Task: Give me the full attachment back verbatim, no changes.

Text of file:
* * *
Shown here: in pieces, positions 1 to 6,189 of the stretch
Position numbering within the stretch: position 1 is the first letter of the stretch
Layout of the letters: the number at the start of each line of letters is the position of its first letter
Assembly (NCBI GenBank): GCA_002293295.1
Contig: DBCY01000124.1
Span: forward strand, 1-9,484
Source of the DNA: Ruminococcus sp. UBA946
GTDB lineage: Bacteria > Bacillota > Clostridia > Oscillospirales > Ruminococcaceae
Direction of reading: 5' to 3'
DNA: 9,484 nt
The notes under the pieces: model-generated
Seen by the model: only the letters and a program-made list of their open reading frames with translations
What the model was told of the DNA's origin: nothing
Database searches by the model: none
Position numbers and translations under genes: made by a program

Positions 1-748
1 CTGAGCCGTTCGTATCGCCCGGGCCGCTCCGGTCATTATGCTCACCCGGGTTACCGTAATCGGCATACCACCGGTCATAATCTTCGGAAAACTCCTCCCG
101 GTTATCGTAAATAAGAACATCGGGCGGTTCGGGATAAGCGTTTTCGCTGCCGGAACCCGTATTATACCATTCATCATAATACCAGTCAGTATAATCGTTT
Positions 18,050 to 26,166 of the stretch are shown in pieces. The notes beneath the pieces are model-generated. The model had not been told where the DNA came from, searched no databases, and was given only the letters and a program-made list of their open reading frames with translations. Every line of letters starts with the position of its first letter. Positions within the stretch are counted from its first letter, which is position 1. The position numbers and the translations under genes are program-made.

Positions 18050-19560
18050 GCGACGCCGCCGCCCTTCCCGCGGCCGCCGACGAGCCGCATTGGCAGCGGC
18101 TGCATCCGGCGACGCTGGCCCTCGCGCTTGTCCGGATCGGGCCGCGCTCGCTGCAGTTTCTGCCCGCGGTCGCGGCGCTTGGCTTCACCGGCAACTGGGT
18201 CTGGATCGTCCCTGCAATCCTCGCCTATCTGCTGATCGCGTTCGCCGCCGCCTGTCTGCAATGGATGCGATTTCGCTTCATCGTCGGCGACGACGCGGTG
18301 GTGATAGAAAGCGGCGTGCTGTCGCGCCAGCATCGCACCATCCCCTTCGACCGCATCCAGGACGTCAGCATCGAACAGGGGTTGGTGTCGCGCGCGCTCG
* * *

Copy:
Shown here: in pieces, positions 1 to 6,189 of the stretch
Position numbering within the stretch: position 1 is the first letter of the stretch
Layout of the letters: the number at the start of each line of letters is the position of its first letter
Assembly (NCBI GenBank): GCA_002293295.1
Contig: DBCY01000124.1
Span: forward strand, 1-9,484
Source of the DNA: Ruminococcus sp. UBA946
GTDB lineage: Bacteria > Bacillota > Clostridia > Oscillospirales > Ruminococcaceae
Direction of reading: 5' to 3'
DNA: 9,484 nt
The notes under the pieces: model-generated
Seen by the model: only the letters and a program-made list of their open reading frames with translations
What the model was told of the DNA's origin: nothing
Database searches by the model: none
Position numbers and translations under genes: made by a program

Positions 1-748
1 CTGAGCCGTTCGTATCGCCCGGGCCGCTCCGGTCATTATGCTCACCCGGGTTACCGTAATCGGCATACCACCGGTCATAATCTTCGGAAAACTCCTCCCG
101 GTTATCGTAAATAAGAACATCGGGCGGTTCGGGATAAGCGTTTTCGCTGCCGGAACCCGTATTATACCATTCATCATAATACCAGTCAGTATAATCGTTT
Positions 18,050 to 26,166 of the stretch are shown in pieces. The notes beneath the pieces are model-generated. The model had not been told where the DNA came from, searched no databases, and was given only the letters and a program-made list of their open reading frames with translations. Every line of letters starts with the position of its first letter. Positions within the stretch are counted from its first letter, which is position 1. The position numbers and the translations under genes are program-made.

Positions 18050-19560
18050 GCGACGCCGCCGCCCTTCCCGCGGCCGCCGACGAGCCGCATTGGCAGCGGC
18101 TGCATCCGGCGACGCTGGCCCTCGCGCTTGTCCGGATCGGGCCGCGCTCGCTGCAGTTTCTGCCCGCGGTCGCGGCGCTTGGCTTCACCGGCAACTGGGT
18201 CTGGATCGTCCCTGCAATCCTCGCCTATCTGCTGATCGCGTTCGCCGCCGCCTGTCTGCAATGGATGCGATTTCGCTTCATCGTCGGCGACGACGCGGTG
18301 GTGATAGAAAGCGGCGTGCTGTCGCGCCAGCATCGCACCATCCCCTTCGACCGCATCCAGGACGTCAGCATCGAACAGGGGTTGGTGTCGCGCGCGCTCG